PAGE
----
Airstrike hits maternity hospital as fighting continues in Ukraine

Evgeniy Maloletka
The Associated Press

MARIUPOL, Ukraine — A Russian airstrike devastated a maternity hospital Wednesday in the besieged port city of Mariupol amid growing warnings from the West that Moscow’s invasion is about to take a more brutal and indiscriminate turn. Ukrainian officials said at least 17 people were wounded in the attack.

The ground shook more than a mile away when the Mariupol complex was hit by a series of blasts that blew out windows and ripped away much of the front of one building. Police and soldiers rushed to scene to evacuate victims, carrying out a heavily pregnant and bleeding woman on a stretcher.

Another woman wailed as she clutched her child. In the courtyard, mangled cars burned and a blast crater extended at least two stories deep.

“Today Russia committed a huge crime,” said Volodymir Nikulin, a top regional police official, standing in the ruins. “It is a war crime without any justification.”

President Volodymyr Zelenskyy wrote on Twitter that there were “people, children under the wreckage” and called the strike an “atrocity.” Video shared by Zelenskyy showed cheerfully painted hallways strewn with twisted metal.

“There are few things more depraved than targeting the vulnerable and defenseless,” British Prime Minister Boris Johnson tweeted.

Cease-fires announced: Authorities, meanwhile, announced new cease-fires Wednesday morning to allow thousands of civilians to escape bombarded towns around Kyiv as well as the cities of Mariupol, Enerhodar and Volnovakha in the south, Izyum in the east and Sumy in the northeast.

It was not immediately clear whether anyone was able to leave other cities, but people streamed out of Kyiv’s suburbs, many headed for the city center, as explosions were heard in the capital and air raid sirens sounded repeatedly.

From there, the evacuees planned to board trains bound for western Ukrainian regions not under attack.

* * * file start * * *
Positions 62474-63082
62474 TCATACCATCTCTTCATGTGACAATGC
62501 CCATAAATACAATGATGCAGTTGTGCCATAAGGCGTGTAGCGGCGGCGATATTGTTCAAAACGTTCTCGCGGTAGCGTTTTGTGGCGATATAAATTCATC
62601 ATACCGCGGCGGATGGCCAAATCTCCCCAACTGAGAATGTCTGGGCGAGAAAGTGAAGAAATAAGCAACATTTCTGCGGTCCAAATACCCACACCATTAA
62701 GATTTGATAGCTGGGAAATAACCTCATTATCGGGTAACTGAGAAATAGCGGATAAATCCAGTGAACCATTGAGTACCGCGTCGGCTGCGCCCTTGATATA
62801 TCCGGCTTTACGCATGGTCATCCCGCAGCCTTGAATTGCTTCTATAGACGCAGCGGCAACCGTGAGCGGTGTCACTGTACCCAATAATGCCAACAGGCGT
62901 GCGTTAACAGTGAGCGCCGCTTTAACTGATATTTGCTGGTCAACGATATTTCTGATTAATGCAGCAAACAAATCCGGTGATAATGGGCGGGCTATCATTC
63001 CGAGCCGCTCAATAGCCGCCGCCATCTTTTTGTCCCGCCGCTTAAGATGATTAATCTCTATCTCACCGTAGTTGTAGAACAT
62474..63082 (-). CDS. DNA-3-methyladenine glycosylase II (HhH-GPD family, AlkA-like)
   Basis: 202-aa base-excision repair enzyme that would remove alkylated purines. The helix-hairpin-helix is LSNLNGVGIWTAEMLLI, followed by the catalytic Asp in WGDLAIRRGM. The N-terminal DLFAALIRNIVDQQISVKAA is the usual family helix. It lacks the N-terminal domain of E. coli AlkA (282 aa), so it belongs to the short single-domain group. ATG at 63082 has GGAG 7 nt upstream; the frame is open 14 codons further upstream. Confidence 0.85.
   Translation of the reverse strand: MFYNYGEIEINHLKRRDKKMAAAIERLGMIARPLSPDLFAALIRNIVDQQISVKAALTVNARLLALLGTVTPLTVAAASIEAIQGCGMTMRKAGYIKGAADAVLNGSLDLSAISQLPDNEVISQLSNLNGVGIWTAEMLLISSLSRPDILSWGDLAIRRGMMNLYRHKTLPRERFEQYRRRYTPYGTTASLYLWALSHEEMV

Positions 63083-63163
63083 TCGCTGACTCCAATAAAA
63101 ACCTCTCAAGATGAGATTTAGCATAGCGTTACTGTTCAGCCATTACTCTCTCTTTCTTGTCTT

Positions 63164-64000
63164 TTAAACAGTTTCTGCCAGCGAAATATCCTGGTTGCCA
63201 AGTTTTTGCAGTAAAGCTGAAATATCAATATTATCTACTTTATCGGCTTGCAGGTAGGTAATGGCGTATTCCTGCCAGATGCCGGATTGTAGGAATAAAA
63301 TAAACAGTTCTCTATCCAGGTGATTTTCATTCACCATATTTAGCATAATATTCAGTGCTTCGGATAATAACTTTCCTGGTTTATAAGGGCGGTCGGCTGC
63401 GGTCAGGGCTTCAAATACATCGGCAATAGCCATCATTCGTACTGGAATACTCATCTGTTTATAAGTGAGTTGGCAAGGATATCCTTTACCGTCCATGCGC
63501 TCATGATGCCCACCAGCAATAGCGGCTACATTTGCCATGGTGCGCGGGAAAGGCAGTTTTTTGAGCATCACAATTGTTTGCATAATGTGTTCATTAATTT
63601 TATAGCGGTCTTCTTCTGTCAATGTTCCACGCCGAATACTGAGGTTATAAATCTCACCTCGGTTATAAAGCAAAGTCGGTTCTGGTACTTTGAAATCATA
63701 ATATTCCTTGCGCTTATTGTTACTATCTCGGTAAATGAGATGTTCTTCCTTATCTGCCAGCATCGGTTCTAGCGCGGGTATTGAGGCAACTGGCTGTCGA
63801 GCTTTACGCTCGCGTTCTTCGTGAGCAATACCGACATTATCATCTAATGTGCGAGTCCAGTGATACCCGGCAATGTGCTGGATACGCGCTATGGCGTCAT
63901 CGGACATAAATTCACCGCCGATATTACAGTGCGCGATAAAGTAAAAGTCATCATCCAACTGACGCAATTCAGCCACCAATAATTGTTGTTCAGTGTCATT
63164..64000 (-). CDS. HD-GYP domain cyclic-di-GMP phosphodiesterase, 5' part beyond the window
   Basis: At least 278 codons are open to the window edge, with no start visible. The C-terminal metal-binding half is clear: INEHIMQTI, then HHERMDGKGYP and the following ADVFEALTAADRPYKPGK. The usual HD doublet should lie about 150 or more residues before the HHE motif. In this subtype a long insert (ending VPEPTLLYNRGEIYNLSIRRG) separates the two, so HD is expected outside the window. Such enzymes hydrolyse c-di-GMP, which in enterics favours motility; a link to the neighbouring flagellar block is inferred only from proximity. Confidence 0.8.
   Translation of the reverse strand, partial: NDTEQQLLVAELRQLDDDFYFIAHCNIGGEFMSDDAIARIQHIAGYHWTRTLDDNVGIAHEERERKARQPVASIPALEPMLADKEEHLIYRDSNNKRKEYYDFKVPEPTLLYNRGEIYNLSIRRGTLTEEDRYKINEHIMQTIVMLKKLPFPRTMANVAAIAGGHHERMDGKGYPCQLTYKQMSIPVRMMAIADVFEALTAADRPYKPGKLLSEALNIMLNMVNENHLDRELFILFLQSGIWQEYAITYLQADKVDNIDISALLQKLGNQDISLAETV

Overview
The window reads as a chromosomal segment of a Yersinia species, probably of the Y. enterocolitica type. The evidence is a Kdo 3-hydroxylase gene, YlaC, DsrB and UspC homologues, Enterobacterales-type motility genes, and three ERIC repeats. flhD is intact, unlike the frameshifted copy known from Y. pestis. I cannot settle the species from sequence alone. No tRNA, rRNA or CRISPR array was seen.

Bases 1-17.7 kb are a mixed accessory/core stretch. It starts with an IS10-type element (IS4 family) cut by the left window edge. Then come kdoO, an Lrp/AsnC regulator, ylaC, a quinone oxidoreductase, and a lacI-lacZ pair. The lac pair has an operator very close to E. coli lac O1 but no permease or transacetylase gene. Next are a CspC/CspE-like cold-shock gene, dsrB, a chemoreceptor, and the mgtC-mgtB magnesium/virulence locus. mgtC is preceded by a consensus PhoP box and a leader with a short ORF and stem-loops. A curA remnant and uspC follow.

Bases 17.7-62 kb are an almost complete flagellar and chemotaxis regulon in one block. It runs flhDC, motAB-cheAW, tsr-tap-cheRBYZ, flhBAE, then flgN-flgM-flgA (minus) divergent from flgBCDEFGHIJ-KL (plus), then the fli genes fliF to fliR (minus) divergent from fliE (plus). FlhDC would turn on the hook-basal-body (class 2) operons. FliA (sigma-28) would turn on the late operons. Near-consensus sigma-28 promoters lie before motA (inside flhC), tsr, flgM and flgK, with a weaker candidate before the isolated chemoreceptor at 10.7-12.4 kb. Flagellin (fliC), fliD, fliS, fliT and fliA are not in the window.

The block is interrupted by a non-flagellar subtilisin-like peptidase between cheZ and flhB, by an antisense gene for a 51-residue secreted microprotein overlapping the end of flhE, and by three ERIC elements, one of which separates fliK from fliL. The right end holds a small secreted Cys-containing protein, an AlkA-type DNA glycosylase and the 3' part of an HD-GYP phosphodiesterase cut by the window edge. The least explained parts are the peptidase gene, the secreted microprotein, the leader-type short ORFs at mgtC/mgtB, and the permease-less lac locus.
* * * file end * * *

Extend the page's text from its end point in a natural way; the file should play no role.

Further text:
Slow going: Civilians leaving the Kyiv suburb of Irpin were forced to make their way across the slippery wooden planks of a makeshift bridge, because the Ukrainians blew up the concrete span leading to Kyiv days ago to slow the Russian advance.

With sporadic gunfire echoing behind them, firefighters dragged an elderly man to safety in a wheelbarrow, a child gripped the hand of a helping soldier, and a woman inched her way along, cradling a fluffy cat inside her winter coat. They trudged past a crashed van with the words “Our Ukraine” written in the dust coating its windows.

“We have a short window of time at the moment,’’ said Yevhen Nyshchuk, a member of Ukraine’s territorial defense forces. “Even if there is a cease-fire right now, there is a high risk of shells falling at any moment.”

Previous attempts to establish safe evacuation corridors over the past few days largely failed because of what the Ukrainians said were Russian attacks. But Putin, in a telephone call with Germany’s chancellor, accused militant Ukrainian nationalists of hampering the evacuations.

In Mariupol, a strategic city of 430,000 people on the Sea of Azov, local authorities hurried to bury the dead from the past two weeks of fighting in a mass grave. City workers dug a trench some 25 yards long at one of the city’s old cemeteries and made the sign of the cross as they pushed bodies wrapped in carpets or bags over the edge.

Death toll: About 1,200 people have died in the nine-day siege of the city, Zelenskyy’s office said.

Nationwide, thousands are thought to have been killed, both civilians and soldiers, since Putin’s forces invaded. The U.N. estimates more than 2 million people have fled the country, the biggest exodus of refugees in Europe since the end of World War II.

The fighting knocked out power to the decommissioned Chernobyl nuclear plant, raising fears about the spent radioactive fuel that is stored at the site and must be kept cool. But the U.N. nuclear watchdog agency said it saw “no critical impact on safety” from the loss of power.

The situation is dire in Mariupol, where efforts to evacuate residents and deliver badly needed food, water and medicine failed Tuesday because of what the Ukrainians said were continued Russian attacks.

During Wednesday’s break in shelling, Mariupol authorities hastily buried 70 people. Some were soldiers, but most were civilians.

The work was conducted efficiently and without ceremony. No mourners were present, no families to say their goodbyes.

One woman stood at the gates of the cemetery to ask whether her mother was among those being buried. She was.